Being able to exert agency over her internship helped Fariba take advantage of the MCN environment, and she says that it has been AUW that taught her to raise her voice. She describes, “The important thing I learned from AUW is having confidence, and women’s empowerment,” and Fariba applied these lessons at the MCN when she spoke up during her internship. She noticed that other women at the MCN were “subordinate” and that gender relations needed improvement. At the end of her internship, Fariba took the opportunity to make some suggestions to the minister and some directors. Speaking of the benefit of having other AUW interns with her at the ministry, Fariba shared how they “tried to convince them that we are young Afghan women with high ability of skills, free to raise our voice against discrimination and harassment and be the change to provide equal opportunity for women and men in a society.” The learning went both ways: Fariba reports that before her internship, she didn’t know how the ministry functioned or the structure. Now she commands a better knowledge of the MCN and she thinks that if she were to work for the Afghan government in the future, she could help make positive changes.

Anshu Adhikari - Bayer Thailand

Through a new partnership between Bayer Inc. and AUW, Anshu participated in an internship in their Bangkok office. As an intern in the Communications department, she was responsible for promoting Bayer’s products in Thailand. She became an integral team member in developing communication plans, producing articles and announcements, and organizing events, and was given the opportunity to contribute her own input and creativity.

As a PPE major at AUW, Anshu is grateful for the holistic approach and critical thinking she has developed during her studies. She explains that this preparation set her apart from the other interns at Bayer. “I have definitely noticed a difference between my work and the work of the other interns,” she explains. “For example, when they give presentations, they aren’t as confident. But for me, AUW has taught me how to speak publicly and prepare for important presentations. Now at Bayer, everyone asks for my support with their projects.”  Even her minor in Fine Arts has come in use as she adds her aesthetic eye to improving Bayer’s marketing.  Due to her excellent performance, Anshu was asked to work on a few supplemental projects, including conducting a social entrepreneurship project in Cambodia and organizing a town hall meeting in Myanmar.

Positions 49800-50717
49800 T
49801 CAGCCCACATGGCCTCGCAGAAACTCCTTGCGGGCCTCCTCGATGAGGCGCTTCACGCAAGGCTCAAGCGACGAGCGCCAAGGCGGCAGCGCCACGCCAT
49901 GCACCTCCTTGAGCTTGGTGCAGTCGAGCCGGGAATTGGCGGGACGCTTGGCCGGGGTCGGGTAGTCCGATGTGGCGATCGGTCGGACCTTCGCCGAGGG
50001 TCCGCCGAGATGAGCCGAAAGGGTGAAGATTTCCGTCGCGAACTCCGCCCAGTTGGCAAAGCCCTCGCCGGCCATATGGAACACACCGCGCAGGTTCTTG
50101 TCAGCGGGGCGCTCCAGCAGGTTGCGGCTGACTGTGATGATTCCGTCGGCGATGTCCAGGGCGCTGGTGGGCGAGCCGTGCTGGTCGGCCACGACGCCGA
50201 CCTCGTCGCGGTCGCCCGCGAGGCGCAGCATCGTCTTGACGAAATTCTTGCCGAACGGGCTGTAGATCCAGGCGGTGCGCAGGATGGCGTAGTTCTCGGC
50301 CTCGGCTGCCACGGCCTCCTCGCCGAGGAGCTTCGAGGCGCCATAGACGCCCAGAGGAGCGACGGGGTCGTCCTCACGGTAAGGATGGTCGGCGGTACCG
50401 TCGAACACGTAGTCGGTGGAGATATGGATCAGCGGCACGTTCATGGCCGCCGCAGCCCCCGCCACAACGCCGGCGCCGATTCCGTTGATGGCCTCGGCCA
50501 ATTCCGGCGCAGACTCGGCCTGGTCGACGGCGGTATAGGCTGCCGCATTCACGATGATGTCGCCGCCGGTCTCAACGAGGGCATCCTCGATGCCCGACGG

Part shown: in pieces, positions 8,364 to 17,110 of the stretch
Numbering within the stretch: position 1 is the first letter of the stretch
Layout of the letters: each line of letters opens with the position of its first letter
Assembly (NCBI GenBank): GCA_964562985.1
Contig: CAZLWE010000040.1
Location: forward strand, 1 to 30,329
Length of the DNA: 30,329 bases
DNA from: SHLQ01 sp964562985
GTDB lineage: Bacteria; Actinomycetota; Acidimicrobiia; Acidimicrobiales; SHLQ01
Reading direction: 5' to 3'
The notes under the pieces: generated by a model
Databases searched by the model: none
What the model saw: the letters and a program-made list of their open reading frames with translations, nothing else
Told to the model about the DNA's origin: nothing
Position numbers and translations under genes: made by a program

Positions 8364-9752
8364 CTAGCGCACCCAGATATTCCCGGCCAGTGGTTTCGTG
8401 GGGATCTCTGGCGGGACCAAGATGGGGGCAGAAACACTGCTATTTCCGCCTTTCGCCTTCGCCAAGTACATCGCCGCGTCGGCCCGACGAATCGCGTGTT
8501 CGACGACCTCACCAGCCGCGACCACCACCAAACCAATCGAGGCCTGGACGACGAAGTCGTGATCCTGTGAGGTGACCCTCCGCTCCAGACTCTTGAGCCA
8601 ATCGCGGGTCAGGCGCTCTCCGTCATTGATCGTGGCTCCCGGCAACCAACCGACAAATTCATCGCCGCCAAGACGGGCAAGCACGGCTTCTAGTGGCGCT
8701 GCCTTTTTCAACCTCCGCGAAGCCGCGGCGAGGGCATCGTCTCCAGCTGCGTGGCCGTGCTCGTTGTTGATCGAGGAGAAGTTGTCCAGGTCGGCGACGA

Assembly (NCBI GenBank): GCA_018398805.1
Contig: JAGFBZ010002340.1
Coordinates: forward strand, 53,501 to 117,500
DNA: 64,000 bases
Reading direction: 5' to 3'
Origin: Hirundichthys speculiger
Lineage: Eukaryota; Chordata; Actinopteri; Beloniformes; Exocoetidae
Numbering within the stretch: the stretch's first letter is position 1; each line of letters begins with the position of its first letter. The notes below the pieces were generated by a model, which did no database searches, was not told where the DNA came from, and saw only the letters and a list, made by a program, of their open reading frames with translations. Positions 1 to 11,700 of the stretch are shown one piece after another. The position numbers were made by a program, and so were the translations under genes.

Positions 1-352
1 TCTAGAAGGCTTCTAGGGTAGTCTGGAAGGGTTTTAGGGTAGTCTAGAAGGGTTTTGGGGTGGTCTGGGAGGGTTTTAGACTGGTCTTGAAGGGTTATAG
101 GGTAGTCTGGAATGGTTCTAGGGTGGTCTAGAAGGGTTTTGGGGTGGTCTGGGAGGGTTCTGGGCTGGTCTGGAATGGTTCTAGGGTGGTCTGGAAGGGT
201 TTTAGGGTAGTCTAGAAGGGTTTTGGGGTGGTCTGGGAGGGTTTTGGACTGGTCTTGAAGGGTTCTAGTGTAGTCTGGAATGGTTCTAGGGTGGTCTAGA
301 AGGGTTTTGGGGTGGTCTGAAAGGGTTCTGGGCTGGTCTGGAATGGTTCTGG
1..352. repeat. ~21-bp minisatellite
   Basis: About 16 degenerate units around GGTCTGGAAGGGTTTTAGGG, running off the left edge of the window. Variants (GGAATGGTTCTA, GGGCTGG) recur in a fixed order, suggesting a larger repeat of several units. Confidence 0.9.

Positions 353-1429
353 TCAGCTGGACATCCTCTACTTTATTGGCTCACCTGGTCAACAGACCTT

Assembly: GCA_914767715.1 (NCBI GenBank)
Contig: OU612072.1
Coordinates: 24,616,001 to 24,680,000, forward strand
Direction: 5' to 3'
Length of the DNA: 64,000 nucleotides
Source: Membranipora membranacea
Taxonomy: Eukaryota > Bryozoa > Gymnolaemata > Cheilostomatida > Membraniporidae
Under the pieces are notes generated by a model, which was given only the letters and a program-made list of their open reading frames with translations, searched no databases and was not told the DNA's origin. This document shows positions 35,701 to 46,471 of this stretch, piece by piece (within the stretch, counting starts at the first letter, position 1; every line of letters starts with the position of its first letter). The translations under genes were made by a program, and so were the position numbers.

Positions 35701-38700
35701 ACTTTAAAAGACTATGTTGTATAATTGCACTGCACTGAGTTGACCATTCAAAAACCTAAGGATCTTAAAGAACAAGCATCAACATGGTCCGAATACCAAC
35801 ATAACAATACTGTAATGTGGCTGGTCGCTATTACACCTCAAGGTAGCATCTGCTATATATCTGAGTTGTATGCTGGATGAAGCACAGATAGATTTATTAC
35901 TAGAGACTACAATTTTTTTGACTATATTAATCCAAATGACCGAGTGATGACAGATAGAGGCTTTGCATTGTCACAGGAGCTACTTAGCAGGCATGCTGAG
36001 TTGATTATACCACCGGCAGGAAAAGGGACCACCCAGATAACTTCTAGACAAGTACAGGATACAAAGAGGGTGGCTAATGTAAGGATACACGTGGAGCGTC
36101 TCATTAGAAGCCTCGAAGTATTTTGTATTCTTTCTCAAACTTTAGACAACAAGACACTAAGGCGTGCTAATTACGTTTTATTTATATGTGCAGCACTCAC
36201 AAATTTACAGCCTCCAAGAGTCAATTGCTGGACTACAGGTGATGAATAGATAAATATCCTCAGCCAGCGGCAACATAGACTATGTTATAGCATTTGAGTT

This year, in addition to writing her senior thesis on political philosophy, Anshu will also serve as President of the student body. Though such a position brings many responsibilities, she feels confident that, armed with her communication and organizational skills, she can lead the student body through the academic year. Upon graduation, Anshu plans to apply for a full-time position at Bayer in the management department. She hopes to work there for a couple of years so she can better understand her interests before attending graduate school.

Ugyen Tshomo - National Environment Commission, Bhutan

Ugyen had a busy summer at her internship with the National Environment Commission in Thimphu, Bhutan. She enjoys learning about the environment and development issues, so her one-month stay with the NEC was a stimulating slew of exposure to different programs and policies related to environmental work in Bhutan. According to Ugyen, the most satisfying part of her summer was also her most challenging: helping to organize a three-day workshop, and attending as a participant as well. The workshop was called, “Environmental Mainstreaming, Sustainable Consumption and Production along with Project Proposal Development for the Asia Pacific Network.” It was mainly targeted towards NEC workers, so Ugyen was able to meet more than 40 other NEC employees from different departments. She describes, “I learned how to develop proposal, rubrics, opportunities. Being an organizing of the workshop wand taking care of every activities until the end of the workshop was quite challenging.” In addition to her involvement with the workshop development and implementation, Ugyen worked on a survey on “Matrix for the Assessment of the National Environment Strategy."

Asked about her goals for the current year at AUW, Ugyen immediately replied, “I want to excel in my academics,” mentioning her hope that she will “learn as much as I can about [the] environment.” When she is not busy with classes, Ugyen has fun as a photographer for the Animal Welfare Club. As she nears her final year at AUW, Ugyen says “I would like to apply for my graduate programme in fields related to Environment and Development,” as she is “very passionate to explore these disciplines.”

Ananya Powshi - UNIQLO, Bangladesh and Singapore